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Drinking heavily on Purim can leave lasting impressions.

By Louis Finkelman

You can look through the entire Hebrew Bible and nearly all of rabbinic literature without finding anything positive about getting drunk. That is, until you come to Rabba’s statement: “A person must get ‘spiced’ on Purim until he does not know the difference between cursed Haman and blessed Mordecai” (Talmud Megillah 7bj).

The statement attracted pushback over centuries. The Talmud also reports “Rabba and Rabbi Zeira shared a Purim feast together and got ‘spiced.’ Rabba got up and slaughtered Rabbi Zeira. The next day, Rabba prayed for mercy and revived him. The next year, Rabba invited Rabbi Zeira to share the Purim feast again, but Rabbi Zeira declined, ‘Not every day does a miracle occur.’”

Some later rabbis advise against drinking on Purim. Others suggest taking a nap. While asleep, you cannot discern between Haman and Mordecai.

Some people, though, often teen boys, try to implement the recommendation to imbibe scrupulously.

One former Detroiter writes about his first year away from home as a 13-year-old yeshivah student in the 1960s. On Purim, students would visit their Talmud teacher and lie on his living room floor listening to him lecture about morality as they drank heavily.

“I had never ingested more than a few ounces of wine on Shabbat or Jewish holidays,” he writes. “My initial shock turned to disgust as the room began to reek of sweat and vomit.”

Another anonymous informant, now a respected rabbi, recalls a Purim morning when he dormed at his Midwest yeshivah high school. A classmate he did not know wound up at a teacher’s house, three miles from the dorm. The administration did not, he recalls, treat the student’s wandering as an emergency and did not warn students against drinking.

Daniel Jacobovitz of Oak Park recalls three bad memories of Purim drinking:

“The first: I was delivering mishloah manot (Purim treats) in Oak Park about 20 years ago, when I was 14. One of the places I went was a school. I was astonished to see kids about my age just drinking; some were just wasted.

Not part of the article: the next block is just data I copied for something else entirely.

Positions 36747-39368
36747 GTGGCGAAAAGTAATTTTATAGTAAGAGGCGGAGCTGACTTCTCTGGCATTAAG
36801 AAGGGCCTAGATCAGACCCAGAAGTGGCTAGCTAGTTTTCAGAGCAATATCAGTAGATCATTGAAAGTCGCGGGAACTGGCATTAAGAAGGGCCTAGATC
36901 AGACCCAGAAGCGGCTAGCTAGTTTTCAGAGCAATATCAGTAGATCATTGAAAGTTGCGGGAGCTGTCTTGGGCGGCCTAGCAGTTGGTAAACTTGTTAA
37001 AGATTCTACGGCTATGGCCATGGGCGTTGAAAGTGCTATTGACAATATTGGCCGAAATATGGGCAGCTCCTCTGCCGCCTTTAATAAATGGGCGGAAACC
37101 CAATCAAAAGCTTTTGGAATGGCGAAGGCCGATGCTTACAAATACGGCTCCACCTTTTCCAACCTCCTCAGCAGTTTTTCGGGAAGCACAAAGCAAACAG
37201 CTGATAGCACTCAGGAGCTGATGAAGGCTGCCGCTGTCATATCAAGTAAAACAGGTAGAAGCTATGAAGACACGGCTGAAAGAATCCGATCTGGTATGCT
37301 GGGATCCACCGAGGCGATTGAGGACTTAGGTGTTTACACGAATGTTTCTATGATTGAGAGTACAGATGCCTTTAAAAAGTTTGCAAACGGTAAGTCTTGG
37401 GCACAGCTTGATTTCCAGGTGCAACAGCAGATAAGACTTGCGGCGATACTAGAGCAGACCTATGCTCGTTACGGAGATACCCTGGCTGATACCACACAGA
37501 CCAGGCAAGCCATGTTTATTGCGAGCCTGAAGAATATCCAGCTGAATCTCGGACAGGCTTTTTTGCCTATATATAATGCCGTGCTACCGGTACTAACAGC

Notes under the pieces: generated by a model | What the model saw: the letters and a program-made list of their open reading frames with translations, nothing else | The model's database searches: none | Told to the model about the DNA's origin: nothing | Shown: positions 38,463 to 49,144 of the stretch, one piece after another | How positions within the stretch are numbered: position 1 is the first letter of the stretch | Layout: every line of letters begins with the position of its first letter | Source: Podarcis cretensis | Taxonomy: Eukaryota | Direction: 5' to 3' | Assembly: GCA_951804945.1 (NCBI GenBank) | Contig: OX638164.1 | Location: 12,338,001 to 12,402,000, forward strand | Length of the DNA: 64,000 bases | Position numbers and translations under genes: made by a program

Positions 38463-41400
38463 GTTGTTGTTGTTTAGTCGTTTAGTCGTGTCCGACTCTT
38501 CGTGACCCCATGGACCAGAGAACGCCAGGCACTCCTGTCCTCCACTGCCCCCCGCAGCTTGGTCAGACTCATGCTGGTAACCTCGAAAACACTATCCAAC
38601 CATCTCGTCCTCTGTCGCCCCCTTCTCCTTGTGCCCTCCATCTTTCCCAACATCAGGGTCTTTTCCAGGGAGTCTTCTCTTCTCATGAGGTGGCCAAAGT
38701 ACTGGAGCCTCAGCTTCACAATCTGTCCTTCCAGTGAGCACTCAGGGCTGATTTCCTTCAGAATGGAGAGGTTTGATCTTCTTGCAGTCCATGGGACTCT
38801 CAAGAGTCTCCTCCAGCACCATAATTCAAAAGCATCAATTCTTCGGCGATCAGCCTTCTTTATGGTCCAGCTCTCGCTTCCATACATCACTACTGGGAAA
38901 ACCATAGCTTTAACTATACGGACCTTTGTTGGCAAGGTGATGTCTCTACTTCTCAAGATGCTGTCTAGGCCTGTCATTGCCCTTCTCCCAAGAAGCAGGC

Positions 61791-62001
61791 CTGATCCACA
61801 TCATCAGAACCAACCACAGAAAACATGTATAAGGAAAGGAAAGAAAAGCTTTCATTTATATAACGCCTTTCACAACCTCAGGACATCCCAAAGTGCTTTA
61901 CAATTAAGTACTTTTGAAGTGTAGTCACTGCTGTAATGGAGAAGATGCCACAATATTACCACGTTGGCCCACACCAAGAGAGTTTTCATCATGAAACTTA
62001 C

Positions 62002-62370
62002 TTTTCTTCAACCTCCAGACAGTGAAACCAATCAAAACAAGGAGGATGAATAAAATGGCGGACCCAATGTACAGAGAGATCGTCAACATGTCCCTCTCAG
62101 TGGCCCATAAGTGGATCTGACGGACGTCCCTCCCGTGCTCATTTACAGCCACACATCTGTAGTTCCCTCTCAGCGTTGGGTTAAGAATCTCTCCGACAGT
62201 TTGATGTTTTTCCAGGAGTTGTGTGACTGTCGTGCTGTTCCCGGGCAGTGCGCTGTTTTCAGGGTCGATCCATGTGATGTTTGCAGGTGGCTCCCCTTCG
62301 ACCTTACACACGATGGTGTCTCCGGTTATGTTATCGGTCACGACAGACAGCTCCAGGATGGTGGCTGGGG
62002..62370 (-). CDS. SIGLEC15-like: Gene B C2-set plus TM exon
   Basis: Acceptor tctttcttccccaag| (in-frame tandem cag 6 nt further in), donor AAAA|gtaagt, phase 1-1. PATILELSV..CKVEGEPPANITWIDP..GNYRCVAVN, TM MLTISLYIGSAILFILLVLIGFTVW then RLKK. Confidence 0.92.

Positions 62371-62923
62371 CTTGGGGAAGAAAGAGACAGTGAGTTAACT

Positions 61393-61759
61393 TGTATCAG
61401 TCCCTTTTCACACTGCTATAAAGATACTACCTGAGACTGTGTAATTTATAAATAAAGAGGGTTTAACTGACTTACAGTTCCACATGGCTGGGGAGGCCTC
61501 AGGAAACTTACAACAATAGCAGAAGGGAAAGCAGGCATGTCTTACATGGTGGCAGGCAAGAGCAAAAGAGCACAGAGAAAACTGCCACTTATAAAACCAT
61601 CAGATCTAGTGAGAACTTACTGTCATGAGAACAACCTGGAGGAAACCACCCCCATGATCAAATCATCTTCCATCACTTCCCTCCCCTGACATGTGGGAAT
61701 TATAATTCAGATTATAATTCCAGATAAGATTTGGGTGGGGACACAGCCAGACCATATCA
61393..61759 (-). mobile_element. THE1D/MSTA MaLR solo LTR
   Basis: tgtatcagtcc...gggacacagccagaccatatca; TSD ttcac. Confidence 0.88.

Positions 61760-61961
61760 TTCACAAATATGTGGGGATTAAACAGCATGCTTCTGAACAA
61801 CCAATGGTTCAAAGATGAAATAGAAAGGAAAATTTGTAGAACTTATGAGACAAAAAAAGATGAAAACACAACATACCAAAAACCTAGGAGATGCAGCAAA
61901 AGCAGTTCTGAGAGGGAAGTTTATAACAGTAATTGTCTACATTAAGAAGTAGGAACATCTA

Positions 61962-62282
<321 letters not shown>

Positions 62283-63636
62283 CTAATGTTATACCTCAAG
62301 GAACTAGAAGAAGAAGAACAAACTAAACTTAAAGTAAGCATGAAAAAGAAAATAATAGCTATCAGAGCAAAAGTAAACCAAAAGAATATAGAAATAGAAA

“The second: I was having the Purim feast with my extended family. It was not a drinking party, but a feast with plenty of food. One person — about my age then, 13 or 14 — kept sneaking alcohol. No one said anything. By the end, he made a complete fool of himself.

“The third: A few years later, somebody I knew was drinking and kept on drinking. After I left, I heard someone took him to the emergency room … He spent the night in the hospital; they said he had alcohol poisoning.

“I just turned 34. I don’t drink. I haven’t seen anything like that since, but, then, I don’t hang around people seriously drinking. These stories have been bothering me for years. I am glad I finally got to tell them.”

Rabbinic scholar Dina Najman, head of an Orthodox synagogue in Riverdale, N.Y., (and a former Detroiter), writes, “We have a responsibility to explain this is not only a medical concern (preserving life) but also… halakhic… excessive drinking is the opposite of giving praise to God.”

The nonprofit Detroit Chaverim will run a free bus from 9 p.m.-1 a.m. Wednesday, March 20, and from 1 p.m.-1 a.m. Thursday, March 24, traveling between Coolidge and Southfield roads, and from Nine Mile Road to 11 Mile Road. Call (248) 658-8111 for an appointment for a group, or, if you see the bus, hail a ride. DetroitChaverim.org.

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